Regulation then has to be well thought out. Right now there are about 30 things that motorizados are explicitly banned from doing. Some regulations are very reasonable: wearing a helmet, speed limits, etc. But others are unfounded. As an example, one of the things motorizados cannot do is lane splitting – which is when a motorcycle drives between cars when traffic is congested.
There are two things wrong with that regulation. The first is that at the moment of issuing the regulation the consensus was that pretty much all motorizados practiced lane splitting, making it nearly impossible to enforce. The second problem is that lane splitting is actually beneficial for traffic, and studies have shown that it improves overall safety. It is an example of regulation based on prejudice and not facts.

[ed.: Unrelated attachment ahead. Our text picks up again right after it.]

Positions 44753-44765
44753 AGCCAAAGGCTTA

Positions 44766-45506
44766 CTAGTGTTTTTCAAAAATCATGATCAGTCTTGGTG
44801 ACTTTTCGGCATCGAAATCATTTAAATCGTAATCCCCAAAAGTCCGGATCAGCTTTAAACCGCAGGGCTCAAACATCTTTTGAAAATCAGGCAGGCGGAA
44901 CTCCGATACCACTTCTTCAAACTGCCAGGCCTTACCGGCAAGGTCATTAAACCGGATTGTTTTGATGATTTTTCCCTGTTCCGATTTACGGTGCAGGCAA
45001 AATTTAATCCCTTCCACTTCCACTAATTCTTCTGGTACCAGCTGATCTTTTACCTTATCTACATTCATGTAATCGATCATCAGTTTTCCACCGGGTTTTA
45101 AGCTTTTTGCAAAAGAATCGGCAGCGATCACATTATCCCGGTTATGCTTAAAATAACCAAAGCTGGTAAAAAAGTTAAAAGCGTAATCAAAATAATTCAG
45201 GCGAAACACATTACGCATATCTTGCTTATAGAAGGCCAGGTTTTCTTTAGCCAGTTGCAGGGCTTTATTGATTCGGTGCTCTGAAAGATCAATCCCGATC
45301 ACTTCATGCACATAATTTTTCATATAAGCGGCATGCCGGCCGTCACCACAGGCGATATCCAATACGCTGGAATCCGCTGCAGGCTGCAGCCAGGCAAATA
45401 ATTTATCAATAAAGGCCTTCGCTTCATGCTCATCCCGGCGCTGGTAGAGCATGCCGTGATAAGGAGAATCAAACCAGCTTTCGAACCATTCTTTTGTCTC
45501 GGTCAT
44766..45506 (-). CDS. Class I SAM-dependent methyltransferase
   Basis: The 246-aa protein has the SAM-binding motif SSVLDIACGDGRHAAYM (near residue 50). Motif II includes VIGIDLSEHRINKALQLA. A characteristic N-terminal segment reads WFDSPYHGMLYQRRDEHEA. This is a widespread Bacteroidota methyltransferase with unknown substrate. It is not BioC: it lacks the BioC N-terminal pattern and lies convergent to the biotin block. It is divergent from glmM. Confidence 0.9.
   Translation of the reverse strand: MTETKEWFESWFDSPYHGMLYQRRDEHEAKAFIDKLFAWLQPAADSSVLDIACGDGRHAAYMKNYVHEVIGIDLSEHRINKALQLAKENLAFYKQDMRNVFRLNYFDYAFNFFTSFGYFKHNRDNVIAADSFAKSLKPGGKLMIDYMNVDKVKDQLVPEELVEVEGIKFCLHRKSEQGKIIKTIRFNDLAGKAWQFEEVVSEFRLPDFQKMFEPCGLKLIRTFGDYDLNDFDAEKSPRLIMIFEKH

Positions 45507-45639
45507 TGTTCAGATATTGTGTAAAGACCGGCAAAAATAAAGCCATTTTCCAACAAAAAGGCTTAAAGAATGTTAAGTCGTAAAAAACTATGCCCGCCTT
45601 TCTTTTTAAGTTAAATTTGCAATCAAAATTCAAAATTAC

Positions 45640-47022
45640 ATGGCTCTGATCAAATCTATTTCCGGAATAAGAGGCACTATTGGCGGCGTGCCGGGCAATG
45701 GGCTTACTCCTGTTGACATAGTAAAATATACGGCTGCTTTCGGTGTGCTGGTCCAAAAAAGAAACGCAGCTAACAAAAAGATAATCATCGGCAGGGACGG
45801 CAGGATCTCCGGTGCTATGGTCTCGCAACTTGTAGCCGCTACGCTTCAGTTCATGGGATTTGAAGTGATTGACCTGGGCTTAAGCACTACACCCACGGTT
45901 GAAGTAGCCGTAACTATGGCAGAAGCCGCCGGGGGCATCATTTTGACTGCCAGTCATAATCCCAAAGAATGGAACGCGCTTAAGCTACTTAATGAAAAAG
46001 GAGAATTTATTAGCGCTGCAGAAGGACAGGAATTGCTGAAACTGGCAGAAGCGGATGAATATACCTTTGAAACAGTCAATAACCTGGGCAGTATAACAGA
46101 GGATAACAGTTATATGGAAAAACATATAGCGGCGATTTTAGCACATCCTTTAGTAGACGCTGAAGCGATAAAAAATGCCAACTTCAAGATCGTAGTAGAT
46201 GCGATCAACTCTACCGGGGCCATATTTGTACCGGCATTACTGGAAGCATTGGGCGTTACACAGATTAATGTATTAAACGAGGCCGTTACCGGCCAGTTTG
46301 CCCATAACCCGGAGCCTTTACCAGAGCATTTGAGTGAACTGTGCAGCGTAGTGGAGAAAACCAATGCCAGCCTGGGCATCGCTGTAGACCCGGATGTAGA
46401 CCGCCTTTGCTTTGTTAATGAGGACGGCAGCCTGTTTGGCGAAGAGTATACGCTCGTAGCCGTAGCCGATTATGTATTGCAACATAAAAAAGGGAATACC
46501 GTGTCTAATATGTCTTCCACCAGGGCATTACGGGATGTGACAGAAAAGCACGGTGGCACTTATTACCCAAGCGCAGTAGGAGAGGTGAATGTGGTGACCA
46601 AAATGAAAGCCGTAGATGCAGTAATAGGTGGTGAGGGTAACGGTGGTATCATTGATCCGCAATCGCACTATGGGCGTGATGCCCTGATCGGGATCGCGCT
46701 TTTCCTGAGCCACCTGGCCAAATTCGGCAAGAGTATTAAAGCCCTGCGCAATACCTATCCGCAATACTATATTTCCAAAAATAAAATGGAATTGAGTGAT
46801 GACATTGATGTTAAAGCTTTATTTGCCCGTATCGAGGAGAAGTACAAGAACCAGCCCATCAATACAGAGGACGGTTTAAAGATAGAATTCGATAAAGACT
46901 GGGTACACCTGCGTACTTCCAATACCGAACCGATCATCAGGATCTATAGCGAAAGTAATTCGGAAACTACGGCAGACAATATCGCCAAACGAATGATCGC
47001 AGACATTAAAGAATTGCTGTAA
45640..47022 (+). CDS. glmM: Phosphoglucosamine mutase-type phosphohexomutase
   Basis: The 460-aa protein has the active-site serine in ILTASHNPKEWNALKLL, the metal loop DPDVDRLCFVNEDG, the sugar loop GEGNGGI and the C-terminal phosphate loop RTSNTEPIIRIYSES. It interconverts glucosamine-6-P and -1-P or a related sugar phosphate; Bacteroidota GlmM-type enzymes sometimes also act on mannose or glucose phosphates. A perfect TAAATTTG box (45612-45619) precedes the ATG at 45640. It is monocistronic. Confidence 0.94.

Recently, the government has banned motorcycle circulation after 7 pm. As Moreno points out, most of the motorizados are not criminals, but the few that are have a huge impact. As we see both chavistas and the opposition creating regulations around prejudice and not facts, one has to wonder about the wisdom behind it.
All these bring me to the last item on a cohesive and effective motorcycle transit policy: enforcement. Education and sensible regulations must be kept in place. They are not pulled out of thin air, and there is a consensus around them. Examples of sensible rules include that motor vehicles can only drive on roads (not sidewalks), and that certain speed limits have to be in place.